2. I was thinking during our readings how much I really disliked school when I was younger. I look through that lens because I wonder if I could have loved it if school were application based rather than straight-up lecture. I found this blog and I think it can inform our thinking through a different lens. *FYI: you only need to read the last two pargaraghs. https://www.psychologytoday.com/blog/freedom-learn/200909/why-don-t-students-school-well-duhhhh
  3. As if I needed an actual article to tell me that reading was a precursor to all other skills, I found one on science specifically. It’s an easy read, and is pretty interesting. https://www.scientificamerican.com/article/reading-techniques-help-students-master-science/
  4. Holy, annotation! I think I just hit the annotated science literature mother-load. I am already familiar with the work of AAAS, but have never seen this. Check this out! http://www.scienceintheclassroom.org/?_ga=2.82479382.1649194901.1517171845-1203396688.1517171845
  5. Speaking of literacy, I thought I would share this website for the STEM people out there. This website is awesome for incorporating real-world application into the classroom (yes, there’s math articles, too!).  https://www.sciencenewsforstudents.org/

Writing in public…

At first, using marginal syllabus seemed a little intimidating, I had never heard of it, and I just figured that only the most super-witty intellectuals were going to have annotations. However, as the program promotes, it is open to everyone! I actually enjoyed reading the different points of view of others who had read and processed the same words that I was reading. This is such an interesting concept…to read and comment on a paper with others whom you have no other relations or commonalities.

This is really the first example, I’ve witnessed, of connected learning breeding equity. How is it equitable for all to comment on a paper? Easy, the answer is in the statement. Literally everyone can read, post, and reply to any literature posted. For me, this embodies equal exposure to educational resources for all.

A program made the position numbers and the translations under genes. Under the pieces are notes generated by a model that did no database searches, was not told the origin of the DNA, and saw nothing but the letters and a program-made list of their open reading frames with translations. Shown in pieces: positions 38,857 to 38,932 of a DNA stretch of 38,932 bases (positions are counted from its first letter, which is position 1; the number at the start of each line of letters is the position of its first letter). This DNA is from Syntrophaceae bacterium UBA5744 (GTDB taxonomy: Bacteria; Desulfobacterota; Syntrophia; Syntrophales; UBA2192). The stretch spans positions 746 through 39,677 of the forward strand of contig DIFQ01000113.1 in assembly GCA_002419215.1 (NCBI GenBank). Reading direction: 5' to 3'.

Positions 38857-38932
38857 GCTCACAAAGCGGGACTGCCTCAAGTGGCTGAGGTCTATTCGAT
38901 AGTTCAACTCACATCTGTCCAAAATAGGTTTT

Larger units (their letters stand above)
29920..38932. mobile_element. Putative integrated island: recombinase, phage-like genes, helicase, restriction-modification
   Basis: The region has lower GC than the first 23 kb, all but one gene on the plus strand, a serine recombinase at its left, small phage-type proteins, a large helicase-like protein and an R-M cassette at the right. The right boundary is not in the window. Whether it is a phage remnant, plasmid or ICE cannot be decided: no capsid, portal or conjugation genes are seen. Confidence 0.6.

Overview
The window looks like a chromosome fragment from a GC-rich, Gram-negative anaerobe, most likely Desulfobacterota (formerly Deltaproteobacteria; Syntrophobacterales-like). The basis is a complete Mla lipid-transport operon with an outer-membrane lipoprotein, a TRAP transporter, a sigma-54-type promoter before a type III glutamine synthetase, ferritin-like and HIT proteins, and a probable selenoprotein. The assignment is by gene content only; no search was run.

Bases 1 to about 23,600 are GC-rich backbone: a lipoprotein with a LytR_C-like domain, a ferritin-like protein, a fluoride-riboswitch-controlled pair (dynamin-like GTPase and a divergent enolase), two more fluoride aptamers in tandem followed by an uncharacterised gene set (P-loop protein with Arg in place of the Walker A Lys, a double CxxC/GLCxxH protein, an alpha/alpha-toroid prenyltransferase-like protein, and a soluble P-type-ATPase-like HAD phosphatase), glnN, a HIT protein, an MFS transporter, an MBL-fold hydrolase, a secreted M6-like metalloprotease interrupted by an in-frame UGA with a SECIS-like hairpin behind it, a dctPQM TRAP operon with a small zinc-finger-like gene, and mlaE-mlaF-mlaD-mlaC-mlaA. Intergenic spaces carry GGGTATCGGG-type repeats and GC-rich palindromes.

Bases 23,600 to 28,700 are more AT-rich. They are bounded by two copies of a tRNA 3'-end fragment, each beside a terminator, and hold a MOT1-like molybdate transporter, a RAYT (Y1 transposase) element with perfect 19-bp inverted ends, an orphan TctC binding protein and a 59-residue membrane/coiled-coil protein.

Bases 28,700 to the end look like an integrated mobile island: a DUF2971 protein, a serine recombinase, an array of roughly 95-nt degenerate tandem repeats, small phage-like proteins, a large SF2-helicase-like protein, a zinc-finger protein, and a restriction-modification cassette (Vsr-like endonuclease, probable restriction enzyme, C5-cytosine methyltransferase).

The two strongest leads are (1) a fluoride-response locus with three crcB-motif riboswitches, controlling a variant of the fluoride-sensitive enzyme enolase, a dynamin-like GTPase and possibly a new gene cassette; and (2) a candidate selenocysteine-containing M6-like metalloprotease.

As I read through the postings I realized that I was exposed to the point of view of an infinite number of individuals who were each interpreting the readings through their own lens. What I found interesting was that, at least in Dewey’s paper, most of the annotations were towards the top. I annotated my own version in a word doc and found that a lot of the areas I was highlighting were not commented on. I am imagining using this in my classroom for articles, rather than a discussion through Canvas. Because rather than answer a direct question from discussion you get to read a students ideas as they read…in real time! Overall, very cool.

 

 

Adolescent Interests…where do I begin?

As far back as I can remember, I have had many, many, interests. I’m just into everything. I love to learn how to do things.

What I’ve noticed is that my interests go through cycles. When I was very young my grandpop and uncles would take me fishing at the beach. Fishing eventually cycled out of my primary interest and I moved on to the next interest. Presently, about 15 years later, I am cycling back around to saltwater fishing. By allowing time to pass it allowed me to take on a renewed interest that was fresh, not forced.

I am interested again. I started reading a lot of books, watched a few videos, and talked with my uncles and brothers. I was gathering information from all my sources and cross-checking it in my mind. I have done this same cyclic routine with all of my interests.

I am trying to make several points here. One, interests come in cycles, sometimes with a frequency of a decade or more. Two, I gathered information about my interest in several ways, but through reliable methods, like books, first, always. Then I bounce that information off other people. Sometimes people with similar interests are biased or superstitious about things and this can be misleading and confusing for beginning learners.

Fishing is a perfect example: where and when fish are biting usually begins with a simple statement, such as, fish bite best before sundown. From that point forward all your brain is trying to do is reinforce that concept because you think it’s true. It might be true, but until you have unbiased data you will never know.

Third point, becoming a well-rounded learner stems from having well-rounded interests. Some, dare I say a lot, of people just aren’t interested in anything. Could having an interesting mentor or social network help these people vary their interests? Not sure. Would it eventually come naturally? Also, not sure.

Lastly, I’ll just end with an idea…could teachers already be the ultimate social network? Could schools already be the most well-rounded network of reliable information? Should we trust that our interests will naturally form a well-rounded individual, or will students pigeon-hole themselves with statements like: fish bite best at sundown?